As with the Child Tax Credit, the Credit for Other Dependents begins to phase out in tax year 2020 for single taxpayers with MAGI of $200,000 or more ($400,000 for married couples filing jointly).

The IRS offers an Interactive Tax Assistant tool to help you identify the tax credits and deductions for which you may be eligible.

3. Child and Dependent Care Tax Credit

Working taxpayers who paid babysitters, day care centers, day camps, or other care providers for a qualifying child under age 13 or an incapacitated spouse or parent may be eligible for the Child and Dependent Care Tax Credit (CDCTC).1

The credit, which varies depending on the taxpayer’s earned income, is worth between 20 percent and 35 percent of allowable expenses. According to the IRS, allowable expenses are limited to $3,000 for paid care of one qualifying person. The limit is $6,000 if the taxpayer paid for the care of two or more dependents.

Overnight summer camps do not qualify for the credit.

4. Earned Income Credit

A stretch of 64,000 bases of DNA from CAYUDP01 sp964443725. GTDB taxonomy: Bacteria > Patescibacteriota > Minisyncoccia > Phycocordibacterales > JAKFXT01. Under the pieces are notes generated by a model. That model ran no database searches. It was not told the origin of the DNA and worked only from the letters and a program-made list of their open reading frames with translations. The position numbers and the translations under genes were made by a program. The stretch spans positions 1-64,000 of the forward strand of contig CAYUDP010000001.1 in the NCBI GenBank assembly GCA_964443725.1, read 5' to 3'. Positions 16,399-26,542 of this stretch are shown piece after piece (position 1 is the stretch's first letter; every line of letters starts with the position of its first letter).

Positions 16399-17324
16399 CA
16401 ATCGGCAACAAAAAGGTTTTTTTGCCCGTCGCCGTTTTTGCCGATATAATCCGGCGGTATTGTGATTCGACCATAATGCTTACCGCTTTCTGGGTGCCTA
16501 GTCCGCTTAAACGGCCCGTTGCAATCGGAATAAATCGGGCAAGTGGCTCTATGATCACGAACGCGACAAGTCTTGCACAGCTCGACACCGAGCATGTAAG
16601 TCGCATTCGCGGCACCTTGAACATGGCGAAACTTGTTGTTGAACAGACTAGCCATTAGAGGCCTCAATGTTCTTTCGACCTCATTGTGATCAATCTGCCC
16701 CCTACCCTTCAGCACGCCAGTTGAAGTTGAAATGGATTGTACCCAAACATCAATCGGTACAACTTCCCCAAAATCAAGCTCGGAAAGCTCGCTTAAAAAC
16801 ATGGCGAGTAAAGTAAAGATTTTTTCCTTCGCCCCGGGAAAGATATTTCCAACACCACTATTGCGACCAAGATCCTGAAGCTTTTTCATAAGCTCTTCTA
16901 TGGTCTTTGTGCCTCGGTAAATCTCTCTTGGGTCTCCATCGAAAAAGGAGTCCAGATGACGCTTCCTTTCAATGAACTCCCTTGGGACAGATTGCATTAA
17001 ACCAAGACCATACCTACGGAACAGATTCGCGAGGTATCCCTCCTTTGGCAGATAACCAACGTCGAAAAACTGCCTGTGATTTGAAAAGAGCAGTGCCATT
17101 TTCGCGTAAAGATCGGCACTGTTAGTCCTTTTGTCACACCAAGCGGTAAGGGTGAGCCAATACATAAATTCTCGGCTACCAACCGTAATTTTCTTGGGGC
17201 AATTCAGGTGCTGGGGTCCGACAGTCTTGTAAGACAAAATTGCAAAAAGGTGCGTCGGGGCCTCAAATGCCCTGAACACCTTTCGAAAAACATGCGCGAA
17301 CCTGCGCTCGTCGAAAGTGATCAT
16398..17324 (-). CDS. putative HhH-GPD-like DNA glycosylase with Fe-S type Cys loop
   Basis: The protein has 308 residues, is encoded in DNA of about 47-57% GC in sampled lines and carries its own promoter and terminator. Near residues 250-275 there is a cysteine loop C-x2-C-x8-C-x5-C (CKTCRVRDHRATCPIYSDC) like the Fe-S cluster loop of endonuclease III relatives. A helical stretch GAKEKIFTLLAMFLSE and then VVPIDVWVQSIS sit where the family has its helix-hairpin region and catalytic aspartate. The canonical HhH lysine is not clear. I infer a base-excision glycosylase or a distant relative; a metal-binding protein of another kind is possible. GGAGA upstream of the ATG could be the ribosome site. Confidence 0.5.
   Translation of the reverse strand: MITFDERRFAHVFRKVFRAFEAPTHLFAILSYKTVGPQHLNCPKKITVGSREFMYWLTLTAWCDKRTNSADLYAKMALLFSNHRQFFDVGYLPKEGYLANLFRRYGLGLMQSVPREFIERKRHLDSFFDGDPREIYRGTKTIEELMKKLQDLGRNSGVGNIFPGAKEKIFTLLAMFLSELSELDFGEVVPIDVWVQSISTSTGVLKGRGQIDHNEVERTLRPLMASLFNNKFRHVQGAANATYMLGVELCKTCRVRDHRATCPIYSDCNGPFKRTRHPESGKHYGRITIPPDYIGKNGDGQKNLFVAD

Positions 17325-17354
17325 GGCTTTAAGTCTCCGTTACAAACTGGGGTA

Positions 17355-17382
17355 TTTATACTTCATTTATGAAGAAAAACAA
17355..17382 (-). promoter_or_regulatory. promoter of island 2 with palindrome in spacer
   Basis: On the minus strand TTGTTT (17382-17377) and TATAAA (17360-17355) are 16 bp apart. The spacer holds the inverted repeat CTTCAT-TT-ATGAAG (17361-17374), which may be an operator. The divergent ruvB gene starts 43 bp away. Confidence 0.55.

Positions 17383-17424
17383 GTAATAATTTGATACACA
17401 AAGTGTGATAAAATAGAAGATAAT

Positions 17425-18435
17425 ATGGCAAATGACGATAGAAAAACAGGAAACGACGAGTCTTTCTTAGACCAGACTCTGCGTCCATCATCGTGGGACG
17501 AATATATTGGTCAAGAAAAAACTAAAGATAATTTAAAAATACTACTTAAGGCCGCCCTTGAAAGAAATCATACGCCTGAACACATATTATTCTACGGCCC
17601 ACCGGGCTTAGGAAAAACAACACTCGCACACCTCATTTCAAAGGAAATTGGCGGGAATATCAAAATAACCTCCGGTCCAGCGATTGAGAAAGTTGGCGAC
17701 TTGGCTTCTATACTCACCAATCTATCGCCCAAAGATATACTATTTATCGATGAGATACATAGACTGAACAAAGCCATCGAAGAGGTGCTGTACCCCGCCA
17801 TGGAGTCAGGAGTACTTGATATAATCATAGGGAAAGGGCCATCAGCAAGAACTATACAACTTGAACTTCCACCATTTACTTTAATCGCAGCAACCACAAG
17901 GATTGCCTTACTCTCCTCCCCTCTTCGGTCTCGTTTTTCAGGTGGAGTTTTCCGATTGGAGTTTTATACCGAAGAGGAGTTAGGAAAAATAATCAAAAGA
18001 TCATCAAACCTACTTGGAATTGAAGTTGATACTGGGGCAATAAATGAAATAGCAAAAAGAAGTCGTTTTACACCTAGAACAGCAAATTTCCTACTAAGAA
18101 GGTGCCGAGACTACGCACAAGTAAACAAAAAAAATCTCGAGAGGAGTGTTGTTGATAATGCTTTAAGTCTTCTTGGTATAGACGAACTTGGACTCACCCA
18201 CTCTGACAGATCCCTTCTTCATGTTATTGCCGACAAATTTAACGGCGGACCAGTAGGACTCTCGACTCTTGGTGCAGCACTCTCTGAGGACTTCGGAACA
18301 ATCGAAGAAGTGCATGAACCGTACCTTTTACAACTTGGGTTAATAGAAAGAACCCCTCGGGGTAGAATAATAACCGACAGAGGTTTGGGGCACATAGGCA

For low- and moderate-income working families, the Earned Income Tax Credit (EITC) is another potentially powerful tool to lower their tax bill. It’s not specifically reserved for parents, but has higher income phaseouts for taxpayers with kids.

Under the EITC, workers receive a credit based on a percentage of their earnings up to a maximum credit, which is based on family size. As such, families with more children generally qualify for a much larger credit than childless workers. The maximum amount of credit for tax year 2020 is $3,584 with one qualifying child, $5,920 with two qualifying children, and $6,660 with three or more qualifying children. Those numbers climb to, $3,618, $5,980, and $6,728 respectively for tax year 2021.

The credit was enhanced for 2021 to make it easier for taxpayers without children and separated spouses to claim the credit. For 2021 only, the minimum age for taxpayers without children to qualify for the credit is lowered from 25 to 19; 18 for former homeless youth or those in foster care after age 14. A new credit of $543 was added if you have no qualifying children.

5. State tax breaks

Some states offer their own version of the Child Tax Credit, CDCTC, or EITC often based on a percentage of the federal tax credit. Some are refundable, while others are not.

The nonprofit group Tax Credits for Workers and Their Families offers a map with information on each state and whether it offers an EITC, CTC, or CDCTC.